From a simple trot leg-yield to canter half-pass, when ridden correctly lateral work will encourage your horse to step through more with his hindleg and lift his shoulders.Read More
Use this exercise to help improve your understanding of lateral flexion and how your horse’s back movesRead More
Expert advice from Charlotte Dujardin on how to improve your lateral work.Read More
Dressage rider and trainer Matt Hicks shows you how to ride Shoulder-in and Leg-yield in these two instructional videos.Read More
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Travers is the opposite of shoulder-in, so you ask your horse to bring his quarters in while his shoulders and front legs stay on the track. Incorporating this lateral movement into your flatwork and dressage training is a great way to encourage suppleness through your horse’s rib cage.
When you and your horse are learning travers, it can help to ride it down the long side of your arena, so you have the edge of your school to help you.
- Move your outside leg back to ask your horse to step in with his quarters.
- Keep your inside leg at the girth to stop his shoulders drifting in. It also creates forward movement and bend.
- Ask with your inside rein for a little flexion at the poll – you don’t want a lot of neck bend.
- Your outside hand controls the amount of bend.
- To help your horse stay balanced your shoulder should face down the track.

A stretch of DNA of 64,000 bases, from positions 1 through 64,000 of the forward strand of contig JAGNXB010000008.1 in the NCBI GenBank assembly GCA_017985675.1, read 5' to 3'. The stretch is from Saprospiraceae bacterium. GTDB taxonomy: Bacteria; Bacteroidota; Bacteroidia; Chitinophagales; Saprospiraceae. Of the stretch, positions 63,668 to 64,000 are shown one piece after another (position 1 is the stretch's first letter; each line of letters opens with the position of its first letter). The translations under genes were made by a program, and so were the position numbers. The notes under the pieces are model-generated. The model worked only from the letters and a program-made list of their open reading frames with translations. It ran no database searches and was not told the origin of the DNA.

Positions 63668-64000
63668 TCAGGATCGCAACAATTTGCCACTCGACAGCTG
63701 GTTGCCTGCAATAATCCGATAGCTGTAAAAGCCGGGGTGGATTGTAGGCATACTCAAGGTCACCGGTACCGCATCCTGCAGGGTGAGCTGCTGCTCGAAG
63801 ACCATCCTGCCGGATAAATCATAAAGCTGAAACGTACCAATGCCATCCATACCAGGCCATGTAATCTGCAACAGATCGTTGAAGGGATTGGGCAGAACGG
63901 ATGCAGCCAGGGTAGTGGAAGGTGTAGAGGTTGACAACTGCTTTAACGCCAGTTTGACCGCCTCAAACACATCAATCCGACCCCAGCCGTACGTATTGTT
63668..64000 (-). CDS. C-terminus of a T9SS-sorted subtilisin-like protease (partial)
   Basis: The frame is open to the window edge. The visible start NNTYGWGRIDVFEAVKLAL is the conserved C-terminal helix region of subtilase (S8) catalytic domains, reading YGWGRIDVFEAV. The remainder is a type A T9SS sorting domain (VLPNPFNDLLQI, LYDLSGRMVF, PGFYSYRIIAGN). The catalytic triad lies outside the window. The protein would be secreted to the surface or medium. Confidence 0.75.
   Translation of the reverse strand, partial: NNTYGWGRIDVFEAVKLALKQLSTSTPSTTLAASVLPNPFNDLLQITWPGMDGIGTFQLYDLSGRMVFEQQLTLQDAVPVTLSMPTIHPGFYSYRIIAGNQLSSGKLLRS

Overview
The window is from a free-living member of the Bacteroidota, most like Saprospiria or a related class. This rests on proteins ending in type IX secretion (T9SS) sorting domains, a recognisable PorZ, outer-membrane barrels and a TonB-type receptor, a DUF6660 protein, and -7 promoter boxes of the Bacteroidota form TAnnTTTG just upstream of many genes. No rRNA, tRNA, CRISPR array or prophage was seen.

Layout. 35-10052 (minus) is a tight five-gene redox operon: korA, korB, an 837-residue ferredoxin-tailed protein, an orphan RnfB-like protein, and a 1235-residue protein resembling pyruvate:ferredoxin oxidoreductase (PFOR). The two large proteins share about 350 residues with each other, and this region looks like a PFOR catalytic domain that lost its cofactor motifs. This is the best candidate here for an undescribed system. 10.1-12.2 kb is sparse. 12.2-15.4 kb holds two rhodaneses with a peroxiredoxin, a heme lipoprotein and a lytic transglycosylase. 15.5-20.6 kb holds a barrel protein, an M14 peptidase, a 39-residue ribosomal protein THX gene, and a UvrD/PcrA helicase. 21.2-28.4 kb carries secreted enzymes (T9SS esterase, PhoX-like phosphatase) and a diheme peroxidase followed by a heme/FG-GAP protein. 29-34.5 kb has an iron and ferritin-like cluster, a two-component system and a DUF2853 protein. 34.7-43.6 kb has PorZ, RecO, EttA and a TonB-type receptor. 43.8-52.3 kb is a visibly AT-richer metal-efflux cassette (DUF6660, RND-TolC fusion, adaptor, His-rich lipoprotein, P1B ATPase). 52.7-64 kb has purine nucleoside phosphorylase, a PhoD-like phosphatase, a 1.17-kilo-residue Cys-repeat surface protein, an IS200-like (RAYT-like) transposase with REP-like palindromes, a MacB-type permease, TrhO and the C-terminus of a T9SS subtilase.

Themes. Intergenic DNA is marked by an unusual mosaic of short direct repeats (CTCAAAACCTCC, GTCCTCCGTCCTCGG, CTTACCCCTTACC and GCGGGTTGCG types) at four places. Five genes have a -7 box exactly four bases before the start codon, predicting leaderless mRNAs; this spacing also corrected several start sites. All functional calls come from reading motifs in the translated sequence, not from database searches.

Shoulder-fore is a lateral movement which encourages your horse to take more weight onto his hindlegs and step actively underneath his body.
Although it’s not a required movement in any dressage tests it’s a really useful flatwork exercise to do with your horse. It’s great for developing straightness and improving balance.
In shoulder-fore your horse will bring his shoulders in off the track while his quarters stay where they are. The angle is about half of what you’d see in shoulder-in.
- Put a little more weight into your inside leg to encourage bend and activity, keeping your outside leg at the girth to prevent your horse’s quarters swinging out.
- Your outside rein supports your horse’s outside shoulder. Thinks straight on this rein and hold it a fraction lower than your inside rein.
- Ask for a little flexion on your inside rein to keep your horse soft through his neck.
- Keep your shoulders parallel with your horse’s shoulders – you should be in shoulder-fore too, but watch you don’t get pushed to the outside of your saddle.